Flame wars. They happen all to often. You may or may not be familiar with the term but I bet you or someone you know has experienced a flame war before. Children and teens are very susceptible and we think all parents should be aware of the consequences.
Many times people say things online that they would not say in person. They feel protected sending messages on the computer or by text. Another concern is many times when we communicate by email, the words we choose do not convey our intent. In our haste to send a message we do not realize how the other person interpreted our words. This leaves the recipient with a much different impression than if we had spoken the words in person. Online communication is efficient but it also has some negative drawbacks.
Flame wars occur when online communication escalates out of control. Emails sent back and forth continue the argument with each person wanting to inflict the last painful accusation. Children need to be taught not to engage in online exchanges of hateful comments.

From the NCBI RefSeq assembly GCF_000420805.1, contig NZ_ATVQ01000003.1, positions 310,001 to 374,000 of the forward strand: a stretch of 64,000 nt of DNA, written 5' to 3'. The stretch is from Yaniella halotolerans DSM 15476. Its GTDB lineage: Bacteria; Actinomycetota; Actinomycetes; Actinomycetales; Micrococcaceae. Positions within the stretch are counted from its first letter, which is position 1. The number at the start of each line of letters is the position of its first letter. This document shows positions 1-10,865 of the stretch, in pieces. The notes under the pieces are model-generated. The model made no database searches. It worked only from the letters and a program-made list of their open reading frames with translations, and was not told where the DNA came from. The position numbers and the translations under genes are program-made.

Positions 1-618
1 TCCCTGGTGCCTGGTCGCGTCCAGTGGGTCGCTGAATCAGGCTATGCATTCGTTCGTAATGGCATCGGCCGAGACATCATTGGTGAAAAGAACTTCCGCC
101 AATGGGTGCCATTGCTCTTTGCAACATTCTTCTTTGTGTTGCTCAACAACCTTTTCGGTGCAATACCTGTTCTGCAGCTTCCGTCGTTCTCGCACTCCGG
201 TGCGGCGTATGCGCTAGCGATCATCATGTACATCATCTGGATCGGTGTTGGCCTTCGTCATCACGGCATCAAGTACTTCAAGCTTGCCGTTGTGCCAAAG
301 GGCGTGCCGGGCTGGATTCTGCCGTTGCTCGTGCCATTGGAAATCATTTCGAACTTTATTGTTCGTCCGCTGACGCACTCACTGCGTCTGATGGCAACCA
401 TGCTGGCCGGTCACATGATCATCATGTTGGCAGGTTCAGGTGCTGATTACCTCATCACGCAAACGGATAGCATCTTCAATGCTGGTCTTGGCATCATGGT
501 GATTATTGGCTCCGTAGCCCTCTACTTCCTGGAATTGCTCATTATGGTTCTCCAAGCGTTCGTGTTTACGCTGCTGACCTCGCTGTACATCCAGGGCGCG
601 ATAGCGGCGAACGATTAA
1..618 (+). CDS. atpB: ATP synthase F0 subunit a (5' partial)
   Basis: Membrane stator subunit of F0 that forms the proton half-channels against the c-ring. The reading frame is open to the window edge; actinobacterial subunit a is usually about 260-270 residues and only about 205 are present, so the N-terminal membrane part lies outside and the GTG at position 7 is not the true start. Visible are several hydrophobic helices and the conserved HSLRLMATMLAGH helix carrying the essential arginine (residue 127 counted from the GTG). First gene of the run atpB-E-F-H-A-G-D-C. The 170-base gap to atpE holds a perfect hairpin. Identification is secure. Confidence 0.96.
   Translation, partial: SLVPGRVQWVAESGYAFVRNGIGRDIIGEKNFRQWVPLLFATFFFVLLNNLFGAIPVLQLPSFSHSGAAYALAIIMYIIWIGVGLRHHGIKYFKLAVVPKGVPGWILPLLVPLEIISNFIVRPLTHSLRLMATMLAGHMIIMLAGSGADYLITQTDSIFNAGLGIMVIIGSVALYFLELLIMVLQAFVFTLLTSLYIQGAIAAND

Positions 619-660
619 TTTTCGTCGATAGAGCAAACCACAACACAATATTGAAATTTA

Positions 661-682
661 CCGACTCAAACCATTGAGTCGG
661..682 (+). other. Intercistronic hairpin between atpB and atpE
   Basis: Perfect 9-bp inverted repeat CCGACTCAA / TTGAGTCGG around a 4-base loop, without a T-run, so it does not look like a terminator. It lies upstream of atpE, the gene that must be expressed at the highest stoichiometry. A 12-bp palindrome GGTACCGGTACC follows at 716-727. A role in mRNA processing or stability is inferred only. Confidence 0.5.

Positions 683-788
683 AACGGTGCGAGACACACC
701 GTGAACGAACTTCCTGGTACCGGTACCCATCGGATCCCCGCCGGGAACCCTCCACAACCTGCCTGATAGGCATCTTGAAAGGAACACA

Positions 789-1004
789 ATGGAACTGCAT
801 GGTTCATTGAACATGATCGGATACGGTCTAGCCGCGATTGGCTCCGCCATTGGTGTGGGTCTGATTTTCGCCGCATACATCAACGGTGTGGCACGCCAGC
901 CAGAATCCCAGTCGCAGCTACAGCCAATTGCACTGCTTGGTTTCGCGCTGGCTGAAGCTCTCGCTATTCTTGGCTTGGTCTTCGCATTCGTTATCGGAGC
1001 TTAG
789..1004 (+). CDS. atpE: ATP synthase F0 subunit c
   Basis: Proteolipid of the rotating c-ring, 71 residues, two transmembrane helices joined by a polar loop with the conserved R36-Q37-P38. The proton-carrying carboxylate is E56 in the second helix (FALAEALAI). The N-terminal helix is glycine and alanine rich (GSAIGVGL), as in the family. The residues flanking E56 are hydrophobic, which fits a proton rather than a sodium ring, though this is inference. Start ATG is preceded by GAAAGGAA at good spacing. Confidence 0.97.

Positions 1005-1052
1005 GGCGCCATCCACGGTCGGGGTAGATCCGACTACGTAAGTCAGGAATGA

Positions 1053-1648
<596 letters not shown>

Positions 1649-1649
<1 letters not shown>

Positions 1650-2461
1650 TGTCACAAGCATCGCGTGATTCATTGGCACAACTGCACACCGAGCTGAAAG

FLAME WAR noun A flame war occurs when people begin an argument online. They can communicate in chat rooms by computer or by text. The online argument escalates with both parties sending hateful messages continuously.
Mary: Susan, why did you post that terrible picture of me on your wall? I look awful and then you wrote underneath that I liked John. You know that isn’t true. I am so embarrassed!
Susan: Mary you are such a fake. Everyone knows you are ugly, homely, and fat. No one likes you and now John can see just how ugly you really are! You deserve to be exposed.
This is the beginning of a flame war that will continue until someone stops communicating.